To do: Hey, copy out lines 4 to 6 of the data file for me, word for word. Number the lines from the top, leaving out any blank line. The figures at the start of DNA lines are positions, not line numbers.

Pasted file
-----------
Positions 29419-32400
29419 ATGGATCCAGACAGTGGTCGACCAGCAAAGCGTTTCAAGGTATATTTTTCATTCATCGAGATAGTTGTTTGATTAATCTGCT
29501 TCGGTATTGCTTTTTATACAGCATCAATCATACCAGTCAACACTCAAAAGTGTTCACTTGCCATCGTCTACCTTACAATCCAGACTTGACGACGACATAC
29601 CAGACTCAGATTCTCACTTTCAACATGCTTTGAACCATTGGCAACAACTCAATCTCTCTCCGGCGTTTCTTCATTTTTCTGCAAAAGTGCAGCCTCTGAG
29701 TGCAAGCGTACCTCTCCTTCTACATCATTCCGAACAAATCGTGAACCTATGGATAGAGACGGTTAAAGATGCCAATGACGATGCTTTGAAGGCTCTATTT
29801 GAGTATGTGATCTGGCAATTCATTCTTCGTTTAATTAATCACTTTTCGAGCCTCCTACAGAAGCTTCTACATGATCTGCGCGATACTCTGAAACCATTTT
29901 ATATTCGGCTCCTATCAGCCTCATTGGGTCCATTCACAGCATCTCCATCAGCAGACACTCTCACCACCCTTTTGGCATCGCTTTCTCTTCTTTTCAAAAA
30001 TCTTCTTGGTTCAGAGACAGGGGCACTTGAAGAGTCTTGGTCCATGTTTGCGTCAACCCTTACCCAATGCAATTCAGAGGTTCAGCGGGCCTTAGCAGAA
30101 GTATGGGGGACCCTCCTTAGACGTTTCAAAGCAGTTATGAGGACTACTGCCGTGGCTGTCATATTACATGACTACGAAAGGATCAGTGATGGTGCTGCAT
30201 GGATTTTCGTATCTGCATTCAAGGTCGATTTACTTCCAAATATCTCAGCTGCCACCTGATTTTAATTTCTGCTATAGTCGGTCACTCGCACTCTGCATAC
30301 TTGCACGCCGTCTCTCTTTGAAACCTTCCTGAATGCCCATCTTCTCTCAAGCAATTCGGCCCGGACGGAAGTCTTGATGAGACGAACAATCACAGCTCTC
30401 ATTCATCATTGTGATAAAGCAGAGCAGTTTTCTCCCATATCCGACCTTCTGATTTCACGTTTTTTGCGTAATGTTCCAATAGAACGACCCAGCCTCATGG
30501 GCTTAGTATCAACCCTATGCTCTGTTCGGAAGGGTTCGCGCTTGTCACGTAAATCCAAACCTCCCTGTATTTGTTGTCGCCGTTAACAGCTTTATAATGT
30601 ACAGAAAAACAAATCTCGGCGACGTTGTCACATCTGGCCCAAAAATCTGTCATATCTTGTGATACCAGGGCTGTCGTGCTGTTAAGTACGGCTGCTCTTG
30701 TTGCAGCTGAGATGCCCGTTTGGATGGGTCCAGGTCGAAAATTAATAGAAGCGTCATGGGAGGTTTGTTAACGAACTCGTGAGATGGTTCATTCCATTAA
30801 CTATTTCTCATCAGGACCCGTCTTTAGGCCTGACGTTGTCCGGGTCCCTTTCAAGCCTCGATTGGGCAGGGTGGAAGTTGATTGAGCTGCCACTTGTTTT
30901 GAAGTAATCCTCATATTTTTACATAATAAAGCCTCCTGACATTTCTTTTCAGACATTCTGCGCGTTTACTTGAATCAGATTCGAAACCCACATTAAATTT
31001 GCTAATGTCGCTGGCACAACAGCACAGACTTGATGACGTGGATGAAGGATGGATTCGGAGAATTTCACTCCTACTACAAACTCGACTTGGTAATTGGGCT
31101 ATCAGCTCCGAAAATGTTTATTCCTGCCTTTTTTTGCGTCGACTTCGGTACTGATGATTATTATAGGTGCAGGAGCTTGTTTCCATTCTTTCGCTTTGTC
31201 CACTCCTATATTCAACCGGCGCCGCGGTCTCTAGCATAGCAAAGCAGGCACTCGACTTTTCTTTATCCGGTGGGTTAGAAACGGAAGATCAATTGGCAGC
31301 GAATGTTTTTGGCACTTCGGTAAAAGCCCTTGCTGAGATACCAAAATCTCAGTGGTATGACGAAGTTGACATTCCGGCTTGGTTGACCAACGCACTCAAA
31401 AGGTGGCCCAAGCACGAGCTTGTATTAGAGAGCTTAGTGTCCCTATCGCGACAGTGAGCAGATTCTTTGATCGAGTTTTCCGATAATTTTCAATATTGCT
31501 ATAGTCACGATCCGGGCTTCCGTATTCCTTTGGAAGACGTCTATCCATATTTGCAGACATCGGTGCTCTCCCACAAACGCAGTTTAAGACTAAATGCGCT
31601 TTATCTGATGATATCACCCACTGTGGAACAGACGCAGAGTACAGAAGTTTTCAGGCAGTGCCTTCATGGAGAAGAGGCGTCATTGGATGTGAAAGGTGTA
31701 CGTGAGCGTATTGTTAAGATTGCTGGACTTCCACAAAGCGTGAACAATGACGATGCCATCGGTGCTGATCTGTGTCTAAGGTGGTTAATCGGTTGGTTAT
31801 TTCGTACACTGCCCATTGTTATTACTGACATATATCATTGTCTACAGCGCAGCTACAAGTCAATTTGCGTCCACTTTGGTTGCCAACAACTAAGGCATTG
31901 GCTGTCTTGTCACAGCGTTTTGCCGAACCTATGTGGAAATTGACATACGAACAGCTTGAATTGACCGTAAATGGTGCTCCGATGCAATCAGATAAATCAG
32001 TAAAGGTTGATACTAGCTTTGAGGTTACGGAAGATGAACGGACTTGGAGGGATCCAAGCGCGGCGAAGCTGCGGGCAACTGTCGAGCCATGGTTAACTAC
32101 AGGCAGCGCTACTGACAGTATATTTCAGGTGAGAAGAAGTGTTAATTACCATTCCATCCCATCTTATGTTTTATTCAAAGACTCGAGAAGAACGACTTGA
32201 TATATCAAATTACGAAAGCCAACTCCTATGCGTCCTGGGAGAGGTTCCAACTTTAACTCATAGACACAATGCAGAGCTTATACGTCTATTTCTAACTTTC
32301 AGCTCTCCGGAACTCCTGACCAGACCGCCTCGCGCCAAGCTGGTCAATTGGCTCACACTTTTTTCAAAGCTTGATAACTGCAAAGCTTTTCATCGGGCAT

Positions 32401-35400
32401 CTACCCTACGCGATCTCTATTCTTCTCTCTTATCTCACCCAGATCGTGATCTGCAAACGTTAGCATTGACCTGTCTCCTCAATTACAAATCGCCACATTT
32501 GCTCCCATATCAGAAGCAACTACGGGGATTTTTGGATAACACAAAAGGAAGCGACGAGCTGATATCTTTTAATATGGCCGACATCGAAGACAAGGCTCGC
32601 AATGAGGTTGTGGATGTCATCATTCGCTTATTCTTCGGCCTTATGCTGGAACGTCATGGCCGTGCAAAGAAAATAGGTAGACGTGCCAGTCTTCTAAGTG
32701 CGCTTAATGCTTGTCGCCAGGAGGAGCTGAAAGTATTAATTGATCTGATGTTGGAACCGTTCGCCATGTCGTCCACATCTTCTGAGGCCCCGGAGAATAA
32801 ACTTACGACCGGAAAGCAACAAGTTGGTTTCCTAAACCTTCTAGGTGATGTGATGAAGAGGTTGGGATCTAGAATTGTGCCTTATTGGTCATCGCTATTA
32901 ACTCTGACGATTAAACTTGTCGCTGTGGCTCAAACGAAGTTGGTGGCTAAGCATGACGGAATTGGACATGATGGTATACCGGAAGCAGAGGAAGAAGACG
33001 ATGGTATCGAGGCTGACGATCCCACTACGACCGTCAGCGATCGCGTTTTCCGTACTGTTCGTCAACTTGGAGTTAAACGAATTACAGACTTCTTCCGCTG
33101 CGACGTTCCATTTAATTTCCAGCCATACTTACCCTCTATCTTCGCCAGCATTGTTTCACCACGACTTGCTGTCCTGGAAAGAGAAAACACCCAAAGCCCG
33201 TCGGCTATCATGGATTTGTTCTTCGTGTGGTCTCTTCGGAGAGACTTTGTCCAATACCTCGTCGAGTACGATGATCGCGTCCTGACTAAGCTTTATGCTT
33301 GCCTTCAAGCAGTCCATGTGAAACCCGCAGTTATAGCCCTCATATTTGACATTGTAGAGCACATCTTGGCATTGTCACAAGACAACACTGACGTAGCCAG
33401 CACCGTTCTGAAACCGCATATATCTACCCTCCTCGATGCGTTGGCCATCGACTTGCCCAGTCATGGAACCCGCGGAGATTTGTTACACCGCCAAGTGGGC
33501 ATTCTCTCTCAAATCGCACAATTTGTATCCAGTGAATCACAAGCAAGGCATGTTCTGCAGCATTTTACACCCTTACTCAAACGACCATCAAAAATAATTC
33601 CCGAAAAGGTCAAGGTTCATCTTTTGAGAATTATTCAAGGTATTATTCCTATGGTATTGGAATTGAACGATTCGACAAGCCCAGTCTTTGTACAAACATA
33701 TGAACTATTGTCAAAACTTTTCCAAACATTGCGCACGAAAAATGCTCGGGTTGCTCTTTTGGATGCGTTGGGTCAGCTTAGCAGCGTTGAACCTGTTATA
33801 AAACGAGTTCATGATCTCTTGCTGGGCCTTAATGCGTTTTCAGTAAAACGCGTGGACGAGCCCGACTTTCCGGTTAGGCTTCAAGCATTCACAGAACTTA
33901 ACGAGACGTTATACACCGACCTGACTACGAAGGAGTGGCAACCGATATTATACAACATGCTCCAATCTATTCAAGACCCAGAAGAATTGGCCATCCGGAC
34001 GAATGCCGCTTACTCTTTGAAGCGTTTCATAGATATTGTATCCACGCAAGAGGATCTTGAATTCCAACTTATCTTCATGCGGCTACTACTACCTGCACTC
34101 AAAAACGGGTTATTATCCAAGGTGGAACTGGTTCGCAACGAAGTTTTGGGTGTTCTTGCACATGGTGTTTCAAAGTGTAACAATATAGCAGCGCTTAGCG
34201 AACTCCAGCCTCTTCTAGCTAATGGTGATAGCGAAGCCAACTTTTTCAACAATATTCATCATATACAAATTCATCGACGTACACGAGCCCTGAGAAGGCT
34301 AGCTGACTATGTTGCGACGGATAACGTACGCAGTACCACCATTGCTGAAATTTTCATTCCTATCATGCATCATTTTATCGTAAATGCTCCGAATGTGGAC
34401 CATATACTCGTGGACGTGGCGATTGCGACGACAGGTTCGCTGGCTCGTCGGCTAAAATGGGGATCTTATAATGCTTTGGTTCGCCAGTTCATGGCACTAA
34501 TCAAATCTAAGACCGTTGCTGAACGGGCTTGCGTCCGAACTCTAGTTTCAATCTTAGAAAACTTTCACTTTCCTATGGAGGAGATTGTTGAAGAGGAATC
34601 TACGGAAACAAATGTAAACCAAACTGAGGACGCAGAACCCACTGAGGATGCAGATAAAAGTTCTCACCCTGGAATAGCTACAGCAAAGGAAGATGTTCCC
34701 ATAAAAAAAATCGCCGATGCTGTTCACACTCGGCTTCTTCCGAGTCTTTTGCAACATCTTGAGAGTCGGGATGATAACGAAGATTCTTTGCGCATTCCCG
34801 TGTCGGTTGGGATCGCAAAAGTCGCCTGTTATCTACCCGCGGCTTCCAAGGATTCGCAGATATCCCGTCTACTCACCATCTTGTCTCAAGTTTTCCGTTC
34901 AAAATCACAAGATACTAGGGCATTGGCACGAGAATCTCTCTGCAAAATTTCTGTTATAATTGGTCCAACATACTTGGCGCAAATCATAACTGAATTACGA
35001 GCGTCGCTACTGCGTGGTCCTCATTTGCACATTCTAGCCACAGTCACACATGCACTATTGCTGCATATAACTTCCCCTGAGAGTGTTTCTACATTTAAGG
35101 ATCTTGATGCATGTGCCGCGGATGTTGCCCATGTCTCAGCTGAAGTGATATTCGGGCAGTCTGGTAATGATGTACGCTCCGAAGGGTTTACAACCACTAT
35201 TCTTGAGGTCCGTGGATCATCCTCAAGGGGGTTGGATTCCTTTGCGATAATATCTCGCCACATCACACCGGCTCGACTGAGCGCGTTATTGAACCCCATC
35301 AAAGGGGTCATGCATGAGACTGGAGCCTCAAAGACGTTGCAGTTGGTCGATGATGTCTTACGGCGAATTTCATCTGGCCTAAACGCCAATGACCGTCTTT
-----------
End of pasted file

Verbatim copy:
29601 CAGACTCAGATTCTCACTTTCAACATGCTTTGAACCATTGGCAACAACTCAATCTCTCTCCGGCGTTTCTTCATTTTTCTGCAAAAGTGCAGCCTCTGAG
29701 TGCAAGCGTACCTCTCCTTCTACATCATTCCGAACAAATCGTGAACCTATGGATAGAGACGGTTAAAGATGCCAATGACGATGCTTTGAAGGCTCTATTT
29801 GAGTATGTGATCTGGCAATTCATTCTTCGTTTAATTAATCACTTTTCGAGCCTCCTACAGAAGCTTCTACATGATCTGCGCGATACTCTGAAACCATTTT